01 Sep Details: Things We Love
The New Montana Cabin by Seabring Davis
Our own esteemed editor, Seabring Davis, envisioned her latest book, The New Montana Cabin, as “a cultural documentation of our society’s love of nesting.” The book examines and redefines the American notion of a cabin — from micro homes to mansions — but leaves us with the palpable pleasure of escaping to our own idyllic getaway. The photographs are luscious, the stories splendidly told, and the selection of cabins is simply brilliant. From a turn-of-the-century ranch compound, rebuilt with respect for the passage of time and with a nod to contemporary luxury, to a 1960s love shack that explodes with color and personality, each cabin is a dream-come-true. For anyone who longs for a Montana cabin of their own, this book is a must-read.
$29.95 | Big Sky Journal | www.bigskyjournal.com | 406.586.2712
Papavero Serveware from Flat Earth Imports
Because food just tastes better when it’s served on something magnificent, we’re in love with Flat Earth Imports, a company that brings the very best of Italian tableware, textiles and home décor to the United States. What distinguishes Flat Earth is that it creates relationships with Italian artisans and small manufacturers — most of whom come from families that have spent generations in the business — in order to bring their heirloom-quality pieces to this country, exclusively, for the first time. Though the craftsmanship is traditional and entirely authentic, the styles range from old world to stunningly contemporary, like our favorite line, the striking red poppies of Papavero. Buon appetito!
From $38 – $138 | Flat Earth Imports | www.flatearthimports.com | 877.545.1201
Limba from Robin Gray Design
Based on design, quality, texture and color, we would love these rugs no matter what. But the fact that this remarkable work is the passion of a woman who is an architect, interior designer, weaver, fiber artist and contemporary quilt designer makes us trust our judgment even more (even if we do feel like woeful underachievers). Robin Gray designs exquisite hand-knotted and hand-tufted rugs, like Limba, which is a vivid representation of an African design. The carved rug, from her new Africa collection, which is one of seven dazzling and colorful collections, is wool with silk details, woven in the Tibetan style. In addition to being smitten with each and every design she creates, we are inspired by the fact that Gray partners with talented artisans all over the world to weave her arresting designs in traditional and responsible ways. Robin Gray Designs is a member of the RugMark Foundation, which certifies and ensures that none of her rugs are made using child labor. Each of her one-of-a-kind pieces can be traced back to the weaver and loom upon which it was crafted.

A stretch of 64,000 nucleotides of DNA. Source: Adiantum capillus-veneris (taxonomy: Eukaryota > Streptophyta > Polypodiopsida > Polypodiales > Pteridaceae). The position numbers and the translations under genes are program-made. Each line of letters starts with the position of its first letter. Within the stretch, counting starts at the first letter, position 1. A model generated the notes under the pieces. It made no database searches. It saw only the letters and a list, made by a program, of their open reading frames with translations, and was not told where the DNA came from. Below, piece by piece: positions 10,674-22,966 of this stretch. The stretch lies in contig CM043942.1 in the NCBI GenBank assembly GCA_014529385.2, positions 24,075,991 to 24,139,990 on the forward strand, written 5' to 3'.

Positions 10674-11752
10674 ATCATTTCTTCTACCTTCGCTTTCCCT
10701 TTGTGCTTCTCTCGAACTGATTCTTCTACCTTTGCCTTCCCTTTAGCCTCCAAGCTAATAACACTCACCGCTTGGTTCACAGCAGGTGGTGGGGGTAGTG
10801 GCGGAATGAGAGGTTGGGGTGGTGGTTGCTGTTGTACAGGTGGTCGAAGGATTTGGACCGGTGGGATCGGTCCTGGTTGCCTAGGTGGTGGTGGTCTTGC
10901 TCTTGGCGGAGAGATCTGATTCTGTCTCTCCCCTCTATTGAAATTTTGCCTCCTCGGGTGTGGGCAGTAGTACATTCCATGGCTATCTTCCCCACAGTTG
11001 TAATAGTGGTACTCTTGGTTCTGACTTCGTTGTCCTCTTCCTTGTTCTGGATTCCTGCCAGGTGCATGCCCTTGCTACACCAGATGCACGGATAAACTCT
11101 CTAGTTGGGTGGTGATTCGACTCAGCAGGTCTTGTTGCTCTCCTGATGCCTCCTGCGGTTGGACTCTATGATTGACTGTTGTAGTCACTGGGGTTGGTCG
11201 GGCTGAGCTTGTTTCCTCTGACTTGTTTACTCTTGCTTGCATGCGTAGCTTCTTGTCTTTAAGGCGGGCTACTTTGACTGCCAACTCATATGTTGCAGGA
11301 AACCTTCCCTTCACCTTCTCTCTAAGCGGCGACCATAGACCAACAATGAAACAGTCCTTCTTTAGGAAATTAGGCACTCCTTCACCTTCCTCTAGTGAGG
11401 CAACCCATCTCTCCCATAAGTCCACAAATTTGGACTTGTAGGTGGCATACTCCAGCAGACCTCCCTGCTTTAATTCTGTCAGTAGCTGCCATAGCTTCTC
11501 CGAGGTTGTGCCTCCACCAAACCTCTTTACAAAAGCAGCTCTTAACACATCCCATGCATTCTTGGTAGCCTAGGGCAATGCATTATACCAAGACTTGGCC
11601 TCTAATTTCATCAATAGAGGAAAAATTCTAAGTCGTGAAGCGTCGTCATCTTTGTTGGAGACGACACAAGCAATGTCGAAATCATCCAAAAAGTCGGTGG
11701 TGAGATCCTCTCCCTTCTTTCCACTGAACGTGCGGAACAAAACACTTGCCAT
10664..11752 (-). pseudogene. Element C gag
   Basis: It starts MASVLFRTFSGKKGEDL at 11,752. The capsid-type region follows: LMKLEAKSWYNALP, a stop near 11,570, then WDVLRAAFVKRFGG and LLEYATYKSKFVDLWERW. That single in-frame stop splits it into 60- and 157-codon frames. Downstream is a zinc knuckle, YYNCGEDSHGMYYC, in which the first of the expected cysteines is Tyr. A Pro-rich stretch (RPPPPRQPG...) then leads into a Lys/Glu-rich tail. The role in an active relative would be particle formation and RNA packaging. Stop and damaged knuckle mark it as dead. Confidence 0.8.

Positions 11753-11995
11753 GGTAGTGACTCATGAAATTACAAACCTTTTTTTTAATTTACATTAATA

$3,500 | 6 x 6 feet | Robin Gray Design | www.robingraydesign.com | 505.995.8411
Sacred Ground by Brad Sells
What this artist can do with a chainsaw is simply staggering. He got into art in high school when he dated the art instructor’s daughter. “I guess he thought I needed something to occupy my time,” artist Brad Sells confesses. “So he gave me a big bag of clay.” Sells has never looked back. Now he has followers all over the world, including the Curator in Charge at the Smithsonian’s Renwick Gallery, where his work was recently acquired. And why not? His wood sculptures and vessels are intrinsically natural and other-worldly at the same time. Sells salvages green wood, transforming it into some of the most exquisitely fluid and dynamic pieces we have ever seen, like Sacred Ground, from his Tunnel Series, made of sweet-smelling pecan wood. The piece is a dramatic study in tones and curves, and features Sells’ signature “orbitals.” We love it from every angle!
$5,500 | 20 x 22 x 32 inches | www.bradsells.com | 931.372.8818
Painted Trastero by Anthony E. Martinez
Anthony E. Martinez grew up in New Mexico’s Española Valley, where he whittled toys for himself, and built elaborate wooden forts as materials allowed. His talent spawned an appreciation for historic wooden artifacts and today Martinez builds fantastically detailed and stunningly beautiful Spanish Colonial and New Mexican-style furniture, which is available at the John B. Strong Gallery in Scottsdale, Arizona. Collected worldwide, his work is unmatched in terms of meticulous carving, elemental form and, in the case of our favorite piece — Painted Trastero — vibrant color. The piece was inspired by an early 19th-century mortise-and-tenon trastero. We love that Martinez’s commitment to Spanish Colonial design is only enhanced by his marvelous ability to reinterpret traditions.